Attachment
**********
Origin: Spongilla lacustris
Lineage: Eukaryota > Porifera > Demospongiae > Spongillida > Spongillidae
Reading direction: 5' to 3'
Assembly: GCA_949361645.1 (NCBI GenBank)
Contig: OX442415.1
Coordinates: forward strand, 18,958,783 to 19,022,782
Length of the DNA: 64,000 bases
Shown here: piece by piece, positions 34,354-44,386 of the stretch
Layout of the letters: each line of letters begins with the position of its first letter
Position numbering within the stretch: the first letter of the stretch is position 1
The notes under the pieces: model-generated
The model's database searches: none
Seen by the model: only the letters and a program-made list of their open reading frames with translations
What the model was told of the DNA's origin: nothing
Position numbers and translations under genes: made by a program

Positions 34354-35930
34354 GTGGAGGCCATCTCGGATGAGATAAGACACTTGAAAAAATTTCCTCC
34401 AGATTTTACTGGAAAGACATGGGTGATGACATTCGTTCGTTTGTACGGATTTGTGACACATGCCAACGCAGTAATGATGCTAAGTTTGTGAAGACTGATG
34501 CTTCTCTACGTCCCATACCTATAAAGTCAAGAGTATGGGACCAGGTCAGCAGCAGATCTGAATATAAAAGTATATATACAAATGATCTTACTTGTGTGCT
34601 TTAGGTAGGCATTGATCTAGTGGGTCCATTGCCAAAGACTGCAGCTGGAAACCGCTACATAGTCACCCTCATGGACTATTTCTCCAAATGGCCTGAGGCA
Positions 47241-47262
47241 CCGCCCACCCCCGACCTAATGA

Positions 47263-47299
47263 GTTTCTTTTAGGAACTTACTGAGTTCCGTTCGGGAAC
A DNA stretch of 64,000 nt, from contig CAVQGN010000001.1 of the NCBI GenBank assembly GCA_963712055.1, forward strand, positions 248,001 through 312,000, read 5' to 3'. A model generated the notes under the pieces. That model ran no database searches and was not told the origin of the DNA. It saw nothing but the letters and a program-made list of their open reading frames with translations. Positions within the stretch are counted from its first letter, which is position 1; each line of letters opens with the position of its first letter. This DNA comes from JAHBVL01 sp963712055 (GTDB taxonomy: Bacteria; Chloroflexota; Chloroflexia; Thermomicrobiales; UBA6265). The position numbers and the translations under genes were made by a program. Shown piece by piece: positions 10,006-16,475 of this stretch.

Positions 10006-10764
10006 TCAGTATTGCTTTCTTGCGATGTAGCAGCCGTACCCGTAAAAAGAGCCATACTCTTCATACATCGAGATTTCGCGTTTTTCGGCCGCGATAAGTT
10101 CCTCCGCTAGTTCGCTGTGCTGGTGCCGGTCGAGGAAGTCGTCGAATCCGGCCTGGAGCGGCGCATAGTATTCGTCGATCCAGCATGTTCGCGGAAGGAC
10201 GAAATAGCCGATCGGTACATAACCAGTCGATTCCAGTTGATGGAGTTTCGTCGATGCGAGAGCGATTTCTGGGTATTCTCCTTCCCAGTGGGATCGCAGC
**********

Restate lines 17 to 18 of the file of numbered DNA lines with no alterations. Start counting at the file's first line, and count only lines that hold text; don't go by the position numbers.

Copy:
34354 GTGGAGGCCATCTCGGATGAGATAAGACACTTGAAAAAATTTCCTCC
34401 AGATTTTACTGGAAAGACATGGGTGATGACATTCGTTCGTTTGTACGGATTTGTGACACATGCCAACGCAGTAATGATGCTAAGTTTGTGAAGACTGATG